Essays by “Jerusalem’s version of Charles Bukowski . . . Just as aware and critical—of his city, his family, Israel, the Arabs, but most of all of himself” (NPR).
Sayed Kashua has been praised by the New York Times as “a master of subtle nuance in dealing with both Arab and Jewish society.” An Arab-Israeli who lived in Jerusalem for most of his life, Kashua started writing with the hope of creating one story that both Palestinians and Israelis could relate to, rather than two that cannot coexist together. He devoted his novels and his satirical weekly column published in Haaretz to telling the Palestinian story and exploring the contradictions of modern Israel, while also capturing the nuances of everyday family life in all its tenderness and chaos.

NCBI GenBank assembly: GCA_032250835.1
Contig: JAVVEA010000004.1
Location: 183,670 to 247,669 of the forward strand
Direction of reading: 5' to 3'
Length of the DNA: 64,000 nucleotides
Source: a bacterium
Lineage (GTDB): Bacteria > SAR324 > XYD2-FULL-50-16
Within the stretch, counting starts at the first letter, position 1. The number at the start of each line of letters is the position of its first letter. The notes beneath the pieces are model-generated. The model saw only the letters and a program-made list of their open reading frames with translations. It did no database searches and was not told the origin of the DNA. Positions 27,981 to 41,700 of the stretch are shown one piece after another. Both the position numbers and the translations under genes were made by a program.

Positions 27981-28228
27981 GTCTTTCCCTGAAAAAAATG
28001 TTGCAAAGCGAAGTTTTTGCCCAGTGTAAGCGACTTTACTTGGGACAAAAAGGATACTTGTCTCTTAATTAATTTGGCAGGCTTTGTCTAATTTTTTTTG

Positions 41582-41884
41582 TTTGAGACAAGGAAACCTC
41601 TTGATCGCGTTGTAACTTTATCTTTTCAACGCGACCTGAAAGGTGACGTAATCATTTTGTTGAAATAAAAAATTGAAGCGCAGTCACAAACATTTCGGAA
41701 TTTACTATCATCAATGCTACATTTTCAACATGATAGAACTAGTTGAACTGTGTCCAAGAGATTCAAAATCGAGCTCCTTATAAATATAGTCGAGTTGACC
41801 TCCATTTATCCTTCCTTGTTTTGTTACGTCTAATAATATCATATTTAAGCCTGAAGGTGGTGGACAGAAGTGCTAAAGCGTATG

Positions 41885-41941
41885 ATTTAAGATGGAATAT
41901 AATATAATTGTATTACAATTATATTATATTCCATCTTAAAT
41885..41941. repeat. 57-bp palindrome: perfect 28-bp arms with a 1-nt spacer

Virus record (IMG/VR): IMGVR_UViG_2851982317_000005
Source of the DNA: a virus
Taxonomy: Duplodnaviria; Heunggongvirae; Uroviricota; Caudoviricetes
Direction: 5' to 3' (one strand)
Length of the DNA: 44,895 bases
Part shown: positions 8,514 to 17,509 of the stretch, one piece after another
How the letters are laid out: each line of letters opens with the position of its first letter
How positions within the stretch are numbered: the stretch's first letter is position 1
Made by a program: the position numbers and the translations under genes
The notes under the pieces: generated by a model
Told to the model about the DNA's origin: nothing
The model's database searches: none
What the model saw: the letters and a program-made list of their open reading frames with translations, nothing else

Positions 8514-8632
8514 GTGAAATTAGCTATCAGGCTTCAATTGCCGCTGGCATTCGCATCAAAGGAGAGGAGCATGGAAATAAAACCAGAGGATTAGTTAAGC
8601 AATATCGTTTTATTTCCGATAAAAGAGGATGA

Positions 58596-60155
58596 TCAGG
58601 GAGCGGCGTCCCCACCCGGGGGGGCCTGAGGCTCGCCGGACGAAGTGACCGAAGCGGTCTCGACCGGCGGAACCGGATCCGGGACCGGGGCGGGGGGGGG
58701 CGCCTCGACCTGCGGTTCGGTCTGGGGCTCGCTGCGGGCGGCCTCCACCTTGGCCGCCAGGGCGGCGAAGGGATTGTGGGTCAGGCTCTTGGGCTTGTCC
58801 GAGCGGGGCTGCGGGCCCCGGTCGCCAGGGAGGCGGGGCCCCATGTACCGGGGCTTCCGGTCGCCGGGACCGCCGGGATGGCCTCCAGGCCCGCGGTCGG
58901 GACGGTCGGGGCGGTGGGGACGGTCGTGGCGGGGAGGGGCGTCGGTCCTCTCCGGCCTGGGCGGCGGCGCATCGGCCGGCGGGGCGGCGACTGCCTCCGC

With an intimate tone fueled by deep-seated apprehension and razor-sharp ironic wit, Kashua has been documenting his own life as well as that of society at large: he writes about his children’s upbringing and encounters with racism, about fatherhood and married life, the Jewish-Arab conflict, his professional ambitions, travels around the world as an author, and—more than anything—his love of books and literature. He brings forth a series of brilliant, caustic, wry, and fearless reflections on social and cultural dynamics as experienced by someone who straddles two societies.
“One of the most celebrated satirists in Hebrew literature . . . [Kashua] has an acerbic, dry wit and a talent for turning everyday events into apocalyptic scenarios.”—Philadelphia Inquirer
“What is most striking in these columns is the universality of what it means to be a father, husband and man.”—Toronto Star